• Research provides a greater understanding re the specific product or service.
  • Research informs details about the target audience.
  • Research informs what’s important to the target audience.
  • Research informs why a product or service is better than the competition.
  • Research informs whether one feature or benefit that the advertiser thinks is meaningful, may be less so than another feature or benefit.
  • Research informs the whole matter of how to begin and end a sales message, as well as everything in between.

Doing thorough research is no substitute for the experience and creativity a highly competent copywriter will bring to the final result. But it will provide a substantially greater opportunity to be a better copywriter than you would be without doing the work.


There are different formulas that copywriters may employ to craft their copy. Just do an online search and you’ll have plenty of opportunities to explore a variety of different ways to present your message.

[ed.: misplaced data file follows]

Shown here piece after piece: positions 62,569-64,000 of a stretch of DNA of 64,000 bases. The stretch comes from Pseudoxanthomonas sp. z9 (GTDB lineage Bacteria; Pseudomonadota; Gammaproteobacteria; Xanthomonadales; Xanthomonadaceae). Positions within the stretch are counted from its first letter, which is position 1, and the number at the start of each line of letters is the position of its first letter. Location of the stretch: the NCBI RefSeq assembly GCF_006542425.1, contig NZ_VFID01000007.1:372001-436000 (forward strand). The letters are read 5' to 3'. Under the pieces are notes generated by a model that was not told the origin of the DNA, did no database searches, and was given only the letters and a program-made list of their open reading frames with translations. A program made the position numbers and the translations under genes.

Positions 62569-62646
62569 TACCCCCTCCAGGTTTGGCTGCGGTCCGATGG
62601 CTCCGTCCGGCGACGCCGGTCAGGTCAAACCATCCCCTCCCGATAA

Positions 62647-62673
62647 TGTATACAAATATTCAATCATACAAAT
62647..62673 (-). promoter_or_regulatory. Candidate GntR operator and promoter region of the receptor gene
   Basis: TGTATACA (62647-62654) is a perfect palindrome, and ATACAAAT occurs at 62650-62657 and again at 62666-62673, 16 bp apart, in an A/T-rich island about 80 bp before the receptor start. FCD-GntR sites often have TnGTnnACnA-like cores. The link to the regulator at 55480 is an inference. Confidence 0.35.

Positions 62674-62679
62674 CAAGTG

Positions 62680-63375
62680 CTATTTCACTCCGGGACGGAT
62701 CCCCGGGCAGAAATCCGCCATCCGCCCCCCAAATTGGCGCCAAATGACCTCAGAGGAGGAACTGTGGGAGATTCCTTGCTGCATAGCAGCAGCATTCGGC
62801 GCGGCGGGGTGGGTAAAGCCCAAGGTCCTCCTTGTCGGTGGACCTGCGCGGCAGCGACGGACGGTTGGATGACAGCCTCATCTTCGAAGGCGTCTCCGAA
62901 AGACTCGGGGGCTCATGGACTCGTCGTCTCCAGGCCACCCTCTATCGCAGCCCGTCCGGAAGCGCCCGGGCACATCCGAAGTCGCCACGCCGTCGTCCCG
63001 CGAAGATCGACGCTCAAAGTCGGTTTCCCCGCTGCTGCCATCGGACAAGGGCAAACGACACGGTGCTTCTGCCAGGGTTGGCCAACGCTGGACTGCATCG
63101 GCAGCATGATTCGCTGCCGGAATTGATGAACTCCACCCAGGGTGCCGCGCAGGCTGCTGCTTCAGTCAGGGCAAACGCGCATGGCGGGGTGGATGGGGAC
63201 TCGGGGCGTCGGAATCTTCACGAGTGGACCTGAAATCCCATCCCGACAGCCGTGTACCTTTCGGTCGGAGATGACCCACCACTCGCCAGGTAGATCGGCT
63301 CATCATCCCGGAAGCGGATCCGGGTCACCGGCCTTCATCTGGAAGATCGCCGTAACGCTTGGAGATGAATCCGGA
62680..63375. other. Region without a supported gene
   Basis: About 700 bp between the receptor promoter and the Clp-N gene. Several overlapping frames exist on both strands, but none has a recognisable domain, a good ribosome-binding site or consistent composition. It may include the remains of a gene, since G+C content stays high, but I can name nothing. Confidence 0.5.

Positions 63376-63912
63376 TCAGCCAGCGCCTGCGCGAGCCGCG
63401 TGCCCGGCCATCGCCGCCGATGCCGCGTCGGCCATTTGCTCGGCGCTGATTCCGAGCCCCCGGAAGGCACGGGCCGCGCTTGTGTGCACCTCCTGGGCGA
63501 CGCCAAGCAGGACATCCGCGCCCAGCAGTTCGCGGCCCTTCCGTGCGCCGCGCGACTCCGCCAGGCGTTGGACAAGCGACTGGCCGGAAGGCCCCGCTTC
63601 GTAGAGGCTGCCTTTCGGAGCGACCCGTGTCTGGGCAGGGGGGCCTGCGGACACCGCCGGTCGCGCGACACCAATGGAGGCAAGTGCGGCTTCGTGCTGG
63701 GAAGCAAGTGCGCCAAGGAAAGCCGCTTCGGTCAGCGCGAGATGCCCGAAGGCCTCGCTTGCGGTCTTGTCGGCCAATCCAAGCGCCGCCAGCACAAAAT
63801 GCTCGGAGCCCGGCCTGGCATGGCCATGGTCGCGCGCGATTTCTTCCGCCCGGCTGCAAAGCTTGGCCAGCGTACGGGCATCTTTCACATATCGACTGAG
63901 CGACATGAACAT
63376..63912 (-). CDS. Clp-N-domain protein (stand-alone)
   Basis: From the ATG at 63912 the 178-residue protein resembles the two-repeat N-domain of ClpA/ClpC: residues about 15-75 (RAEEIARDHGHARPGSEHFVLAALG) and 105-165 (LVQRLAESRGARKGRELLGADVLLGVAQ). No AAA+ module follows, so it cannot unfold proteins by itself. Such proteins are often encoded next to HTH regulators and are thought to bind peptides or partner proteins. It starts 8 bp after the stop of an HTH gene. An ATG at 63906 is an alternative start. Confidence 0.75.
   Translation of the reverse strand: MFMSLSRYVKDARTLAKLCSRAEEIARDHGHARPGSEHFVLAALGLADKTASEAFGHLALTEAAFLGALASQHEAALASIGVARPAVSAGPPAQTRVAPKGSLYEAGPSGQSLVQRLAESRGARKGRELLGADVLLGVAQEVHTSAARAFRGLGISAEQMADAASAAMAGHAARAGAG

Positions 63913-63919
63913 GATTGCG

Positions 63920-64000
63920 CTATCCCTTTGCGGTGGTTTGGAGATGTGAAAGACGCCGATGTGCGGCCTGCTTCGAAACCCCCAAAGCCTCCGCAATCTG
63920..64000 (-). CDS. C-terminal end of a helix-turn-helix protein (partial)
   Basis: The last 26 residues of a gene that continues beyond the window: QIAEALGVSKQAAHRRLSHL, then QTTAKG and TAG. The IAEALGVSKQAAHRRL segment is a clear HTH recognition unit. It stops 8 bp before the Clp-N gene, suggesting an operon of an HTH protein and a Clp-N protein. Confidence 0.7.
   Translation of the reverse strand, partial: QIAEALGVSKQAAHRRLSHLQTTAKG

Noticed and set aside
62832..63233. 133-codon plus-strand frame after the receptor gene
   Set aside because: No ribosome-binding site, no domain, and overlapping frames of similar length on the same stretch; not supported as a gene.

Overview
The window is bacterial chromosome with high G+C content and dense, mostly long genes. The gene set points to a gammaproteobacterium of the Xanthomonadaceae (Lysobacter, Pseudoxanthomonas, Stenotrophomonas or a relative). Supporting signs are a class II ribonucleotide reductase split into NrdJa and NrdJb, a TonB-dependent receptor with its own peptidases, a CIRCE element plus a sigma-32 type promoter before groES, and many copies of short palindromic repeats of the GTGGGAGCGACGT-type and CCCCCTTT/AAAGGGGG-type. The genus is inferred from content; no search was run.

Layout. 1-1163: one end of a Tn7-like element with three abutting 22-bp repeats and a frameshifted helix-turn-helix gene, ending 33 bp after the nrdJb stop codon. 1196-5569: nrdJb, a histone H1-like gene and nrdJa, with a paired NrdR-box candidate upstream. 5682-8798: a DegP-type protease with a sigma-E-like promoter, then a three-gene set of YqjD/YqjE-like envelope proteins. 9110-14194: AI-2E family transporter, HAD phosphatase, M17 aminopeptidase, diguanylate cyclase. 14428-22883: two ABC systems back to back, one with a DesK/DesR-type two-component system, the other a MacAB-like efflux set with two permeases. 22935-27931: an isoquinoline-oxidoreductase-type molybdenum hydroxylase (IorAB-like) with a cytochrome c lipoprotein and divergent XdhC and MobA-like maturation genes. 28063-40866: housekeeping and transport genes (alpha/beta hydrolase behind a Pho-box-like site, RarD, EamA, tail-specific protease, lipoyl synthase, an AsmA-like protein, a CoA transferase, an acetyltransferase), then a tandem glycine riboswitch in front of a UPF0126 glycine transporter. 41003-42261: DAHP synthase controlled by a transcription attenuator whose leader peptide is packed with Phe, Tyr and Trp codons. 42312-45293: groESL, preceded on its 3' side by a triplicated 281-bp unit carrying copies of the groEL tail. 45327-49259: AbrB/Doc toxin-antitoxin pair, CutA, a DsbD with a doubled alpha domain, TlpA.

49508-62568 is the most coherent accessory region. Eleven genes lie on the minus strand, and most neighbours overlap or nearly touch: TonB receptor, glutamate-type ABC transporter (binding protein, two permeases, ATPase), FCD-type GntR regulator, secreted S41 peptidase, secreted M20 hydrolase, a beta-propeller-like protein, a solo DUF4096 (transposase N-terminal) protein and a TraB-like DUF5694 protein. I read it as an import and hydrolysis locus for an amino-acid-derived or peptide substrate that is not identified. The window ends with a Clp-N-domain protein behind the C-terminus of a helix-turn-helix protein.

However, just like knowing a formula for writing a successful song, or movie script, or novel won’t make you a great songwriter, scriptwriter or best-selling novelist, reading copywriting formulas won’t make you a top-notch copywriter.

On the other hand, copywriting formulas do provide frameworks that can help tie your research, features, benefits, and sales message together into a cohesive presentation.

The risk, of course, is that if you follow a popular formula too closely, some audiences will be put off by what they may conceive as no more than hackneyed assertions that may belie the true value of your offering.


One fundamental point of drafting compelling copy is using direct and simple words. Communicating in the language of the target audience just makes it easier to connect with a reader.

A successful salesman is good with communication, whether innately gifted or learned through the world of experience. The best are also good at listening.